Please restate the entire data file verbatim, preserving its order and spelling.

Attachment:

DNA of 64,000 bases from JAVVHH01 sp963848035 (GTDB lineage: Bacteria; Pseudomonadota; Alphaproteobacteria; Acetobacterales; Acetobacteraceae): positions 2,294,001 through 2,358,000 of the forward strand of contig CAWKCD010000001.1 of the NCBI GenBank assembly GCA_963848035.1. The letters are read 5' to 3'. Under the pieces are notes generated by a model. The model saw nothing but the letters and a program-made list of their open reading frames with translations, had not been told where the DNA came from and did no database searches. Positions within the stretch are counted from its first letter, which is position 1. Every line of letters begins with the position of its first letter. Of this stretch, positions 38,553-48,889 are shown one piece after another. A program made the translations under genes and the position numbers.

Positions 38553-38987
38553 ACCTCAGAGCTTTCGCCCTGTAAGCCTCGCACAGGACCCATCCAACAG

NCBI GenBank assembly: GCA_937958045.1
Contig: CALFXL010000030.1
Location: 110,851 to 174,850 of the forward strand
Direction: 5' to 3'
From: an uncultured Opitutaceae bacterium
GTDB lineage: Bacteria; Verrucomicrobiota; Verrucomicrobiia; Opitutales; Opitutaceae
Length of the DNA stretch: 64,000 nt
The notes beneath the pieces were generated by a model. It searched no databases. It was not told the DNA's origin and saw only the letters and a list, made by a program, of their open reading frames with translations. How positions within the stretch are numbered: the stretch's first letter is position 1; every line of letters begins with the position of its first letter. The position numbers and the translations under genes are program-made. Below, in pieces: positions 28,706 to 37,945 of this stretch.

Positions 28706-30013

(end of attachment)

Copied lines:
DNA of 64,000 bases from JAVVHH01 sp963848035 (GTDB lineage: Bacteria; Pseudomonadota; Alphaproteobacteria; Acetobacterales; Acetobacteraceae): positions 2,294,001 through 2,358,000 of the forward strand of contig CAWKCD010000001.1 of the NCBI GenBank assembly GCA_963848035.1. The letters are read 5' to 3'. Under the pieces are notes generated by a model. The model saw nothing but the letters and a program-made list of their open reading frames with translations, had not been told where the DNA came from and did no database searches. Positions within the stretch are counted from its first letter, which is position 1. Every line of letters begins with the position of its first letter. Of this stretch, positions 38,553-48,889 are shown one piece after another. A program made the translations under genes and the position numbers.

Positions 38553-38987
38553 ACCTCAGAGCTTTCGCCCTGTAAGCCTCGCACAGGACCCATCCAACAG

NCBI GenBank assembly: GCA_937958045.1
Contig: CALFXL010000030.1
Location: 110,851 to 174,850 of the forward strand
Direction: 5' to 3'
From: an uncultured Opitutaceae bacterium
GTDB lineage: Bacteria; Verrucomicrobiota; Verrucomicrobiia; Opitutales; Opitutaceae
Length of the DNA stretch: 64,000 nt
The notes beneath the pieces were generated by a model. It searched no databases. It was not told the DNA's origin and saw only the letters and a list, made by a program, of their open reading frames with translations. How positions within the stretch are numbered: the stretch's first letter is position 1; every line of letters begins with the position of its first letter. The position numbers and the translations under genes are program-made. Below, in pieces: positions 28,706 to 37,945 of this stretch.

Positions 28706-30013